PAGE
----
Theme: Raising a child when parents have different views on church
Thursday, October 07, 2010 by Ruth McDonnell

My boyfriend and I live together and have a son , I used to go to church but have fallen out of my path ,but want to get back onto it. mike doesn’t want me to take my son to church but I want to him to grow up believing in god as I do ! What should I do ?
Signed, Confused with Kids

Dear Confused,
Thank you for your question! I hear in your question a seeking and a desire for God in your life and now in the life of your son. That is a good thing! It is also a sign, I believe, of the Holy Spirit alive in your heart and soul inviting you into a deeper relationship. This is often how God works … the consistent invitation, gently nudging us to renew our relationship with Him. So I congratulate you on hearing this invitation and wanting to act on it!

There are several things to consider here. First of all, I encourage you to talk with your boyfriend about why he feels as he does. By communicating, you can honour his feelings, even if you disagree, and he likewise can honour yours. Through communicating you have a greater chance of finding common ground on how to raise your son.

It is important for parents to take responsibility for the raising of their child in all aspects of their development. Parents are the first and most important teachers of their children. No parent would hesitate to care for the physical, mental, emotional and social needs of their child; however, we live in a society that takes a much more hesitant approach to the spiritual wellbeing of our children. You did not explain the reasons for your boyfriend’s feelings, so I cannot address the disagreement directly.

However, I am reminded of my own friends who now have a child and maybe their experience can help you. They have made the decision that they will not have their child baptized because they feel it is something she should choose for herself. Many other parents think similarly. My friends are good people with strong values. I hear in this response a respect for their daughter and a desire to encourage her free will, all of which are good. However, there is a problem. My friends are not raising their child in the church or any faith community for that matter; they do not go to church and as far as I know, they do not pray at home, read the bible, etc. My question to them, made in all respect, is … when and how will their child learn about faith so that they can make the decision that their parents want them to make? I fear that if they do not practice a faith, they will never know what it is about and they will never know what a faith community has to offer. How can they choose when they have nothing to base that choice upon?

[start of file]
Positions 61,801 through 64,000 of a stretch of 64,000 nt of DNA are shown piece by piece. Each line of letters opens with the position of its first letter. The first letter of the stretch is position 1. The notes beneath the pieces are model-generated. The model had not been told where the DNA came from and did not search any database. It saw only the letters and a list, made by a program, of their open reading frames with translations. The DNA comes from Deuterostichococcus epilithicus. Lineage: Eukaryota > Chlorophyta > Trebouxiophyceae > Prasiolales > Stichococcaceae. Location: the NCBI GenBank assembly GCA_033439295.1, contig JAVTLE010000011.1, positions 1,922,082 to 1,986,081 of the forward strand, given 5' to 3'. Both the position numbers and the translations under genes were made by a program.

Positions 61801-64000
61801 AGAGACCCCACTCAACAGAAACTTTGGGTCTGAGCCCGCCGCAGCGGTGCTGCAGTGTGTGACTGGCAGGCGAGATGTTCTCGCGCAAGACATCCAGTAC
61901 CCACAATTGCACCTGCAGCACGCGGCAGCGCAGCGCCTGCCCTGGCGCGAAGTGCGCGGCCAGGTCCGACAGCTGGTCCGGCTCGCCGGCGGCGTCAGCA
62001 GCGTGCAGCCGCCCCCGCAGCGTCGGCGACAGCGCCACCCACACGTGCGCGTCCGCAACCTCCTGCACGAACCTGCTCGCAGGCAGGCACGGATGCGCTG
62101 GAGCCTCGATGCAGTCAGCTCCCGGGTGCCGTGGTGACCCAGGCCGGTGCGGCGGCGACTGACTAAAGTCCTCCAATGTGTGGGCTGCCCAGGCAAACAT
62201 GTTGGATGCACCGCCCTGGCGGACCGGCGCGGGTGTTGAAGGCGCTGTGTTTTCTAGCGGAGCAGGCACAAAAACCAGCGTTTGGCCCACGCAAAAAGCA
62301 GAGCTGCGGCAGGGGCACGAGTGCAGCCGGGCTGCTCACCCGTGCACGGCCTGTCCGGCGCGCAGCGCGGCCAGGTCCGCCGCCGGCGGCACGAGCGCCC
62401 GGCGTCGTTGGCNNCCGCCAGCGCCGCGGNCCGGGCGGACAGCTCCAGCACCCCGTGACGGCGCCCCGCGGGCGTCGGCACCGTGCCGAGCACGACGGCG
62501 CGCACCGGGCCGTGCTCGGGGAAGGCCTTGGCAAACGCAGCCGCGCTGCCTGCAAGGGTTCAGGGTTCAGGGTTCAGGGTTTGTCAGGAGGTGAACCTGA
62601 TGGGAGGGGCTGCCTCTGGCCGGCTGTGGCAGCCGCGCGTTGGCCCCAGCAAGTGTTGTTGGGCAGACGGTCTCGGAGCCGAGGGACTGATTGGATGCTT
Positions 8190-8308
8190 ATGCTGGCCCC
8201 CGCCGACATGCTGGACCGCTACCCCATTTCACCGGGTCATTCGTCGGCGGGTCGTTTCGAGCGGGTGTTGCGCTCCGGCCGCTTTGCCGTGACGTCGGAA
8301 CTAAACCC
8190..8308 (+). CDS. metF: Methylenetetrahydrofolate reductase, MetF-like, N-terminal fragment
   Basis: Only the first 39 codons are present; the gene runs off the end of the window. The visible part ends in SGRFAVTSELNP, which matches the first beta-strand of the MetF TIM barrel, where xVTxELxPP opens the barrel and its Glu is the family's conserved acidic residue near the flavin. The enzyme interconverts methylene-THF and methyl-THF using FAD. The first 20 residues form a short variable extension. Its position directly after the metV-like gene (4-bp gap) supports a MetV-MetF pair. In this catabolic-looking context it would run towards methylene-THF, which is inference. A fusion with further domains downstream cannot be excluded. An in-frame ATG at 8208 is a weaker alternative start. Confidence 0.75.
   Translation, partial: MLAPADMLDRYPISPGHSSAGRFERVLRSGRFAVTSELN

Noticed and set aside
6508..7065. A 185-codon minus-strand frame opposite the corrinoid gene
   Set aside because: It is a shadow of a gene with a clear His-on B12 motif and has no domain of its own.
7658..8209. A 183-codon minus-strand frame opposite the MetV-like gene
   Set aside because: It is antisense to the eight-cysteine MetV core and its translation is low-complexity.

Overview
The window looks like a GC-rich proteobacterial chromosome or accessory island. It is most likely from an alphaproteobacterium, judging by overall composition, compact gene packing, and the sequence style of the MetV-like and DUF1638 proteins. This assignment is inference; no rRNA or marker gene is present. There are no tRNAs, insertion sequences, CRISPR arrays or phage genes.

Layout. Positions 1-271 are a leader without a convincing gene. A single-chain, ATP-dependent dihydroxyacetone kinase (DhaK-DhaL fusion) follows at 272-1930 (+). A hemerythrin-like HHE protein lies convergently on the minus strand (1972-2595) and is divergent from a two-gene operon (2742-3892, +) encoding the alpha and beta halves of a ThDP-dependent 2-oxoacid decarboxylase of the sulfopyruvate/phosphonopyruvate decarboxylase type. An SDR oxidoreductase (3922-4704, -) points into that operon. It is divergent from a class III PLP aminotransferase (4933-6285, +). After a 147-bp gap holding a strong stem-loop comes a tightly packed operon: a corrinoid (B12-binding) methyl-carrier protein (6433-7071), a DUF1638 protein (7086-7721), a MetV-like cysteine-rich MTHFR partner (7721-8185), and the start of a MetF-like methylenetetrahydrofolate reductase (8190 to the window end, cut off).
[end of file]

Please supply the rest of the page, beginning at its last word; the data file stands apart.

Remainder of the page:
My friends have also said that because they themselves are not strong in their faith, they feel inadequate to raise their child in the faith. I do not see that as a barrier. I think a parent who struggles in faith and has questions, but is seeking a deeper connection to God is a powerful witness to their child. Faith does involve doubts and questions, moments of grace and confidence as well as moments of uncertainly and disillusionment. That was the path that the disciple of Jesus themselves walked. What a wonderful authentic witness such parents can be for their children as they seek to give them spiritual health and wellbeing!

In closing Barbara, I compliment you on your desire to renew your relationship with God and to introduce your son to Christ. Keep the lines of communication open between you and your boyfriend as you raise your son in all matters, especially in spiritual ones. And trust the quiet, gently presence of God at work in your heart and present in your family. God will never leave you or your family. All God wants is to be a part of your lives because God loves you all so very much. God bless you all!

aka Fr. Tony, C.Ss.R.